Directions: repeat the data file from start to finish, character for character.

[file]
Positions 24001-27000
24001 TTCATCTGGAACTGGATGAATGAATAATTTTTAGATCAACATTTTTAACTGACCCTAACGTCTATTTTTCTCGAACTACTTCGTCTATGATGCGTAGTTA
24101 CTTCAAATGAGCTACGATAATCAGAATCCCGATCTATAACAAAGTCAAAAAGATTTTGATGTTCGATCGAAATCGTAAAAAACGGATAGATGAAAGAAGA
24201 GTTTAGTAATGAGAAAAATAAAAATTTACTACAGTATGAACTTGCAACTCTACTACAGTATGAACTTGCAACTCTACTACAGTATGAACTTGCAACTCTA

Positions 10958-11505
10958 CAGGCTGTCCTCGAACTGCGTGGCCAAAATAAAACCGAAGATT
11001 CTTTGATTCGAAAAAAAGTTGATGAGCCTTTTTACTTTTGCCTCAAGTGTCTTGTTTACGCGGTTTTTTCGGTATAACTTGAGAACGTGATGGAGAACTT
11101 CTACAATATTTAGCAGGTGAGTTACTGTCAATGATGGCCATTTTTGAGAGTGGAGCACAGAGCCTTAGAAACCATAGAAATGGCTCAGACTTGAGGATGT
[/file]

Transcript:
Positions 24001-27000
24001 TTCATCTGGAACTGGATGAATGAATAATTTTTAGATCAACATTTTTAACTGACCCTAACGTCTATTTTTCTCGAACTACTTCGTCTATGATGCGTAGTTA
24101 CTTCAAATGAGCTACGATAATCAGAATCCCGATCTATAACAAAGTCAAAAAGATTTTGATGTTCGATCGAAATCGTAAAAAACGGATAGATGAAAGAAGA
24201 GTTTAGTAATGAGAAAAATAAAAATTTACTACAGTATGAACTTGCAACTCTACTACAGTATGAACTTGCAACTCTACTACAGTATGAACTTGCAACTCTA

Positions 10958-11505
10958 CAGGCTGTCCTCGAACTGCGTGGCCAAAATAAAACCGAAGATT
11001 CTTTGATTCGAAAAAAAGTTGATGAGCCTTTTTACTTTTGCCTCAAGTGTCTTGTTTACGCGGTTTTTTCGGTATAACTTGAGAACGTGATGGAGAACTT
11101 CTACAATATTTAGCAGGTGAGTTACTGTCAATGATGGCCATTTTTGAGAGTGGAGCACAGAGCCTTAGAAACCATAGAAATGGCTCAGACTTGAGGATGT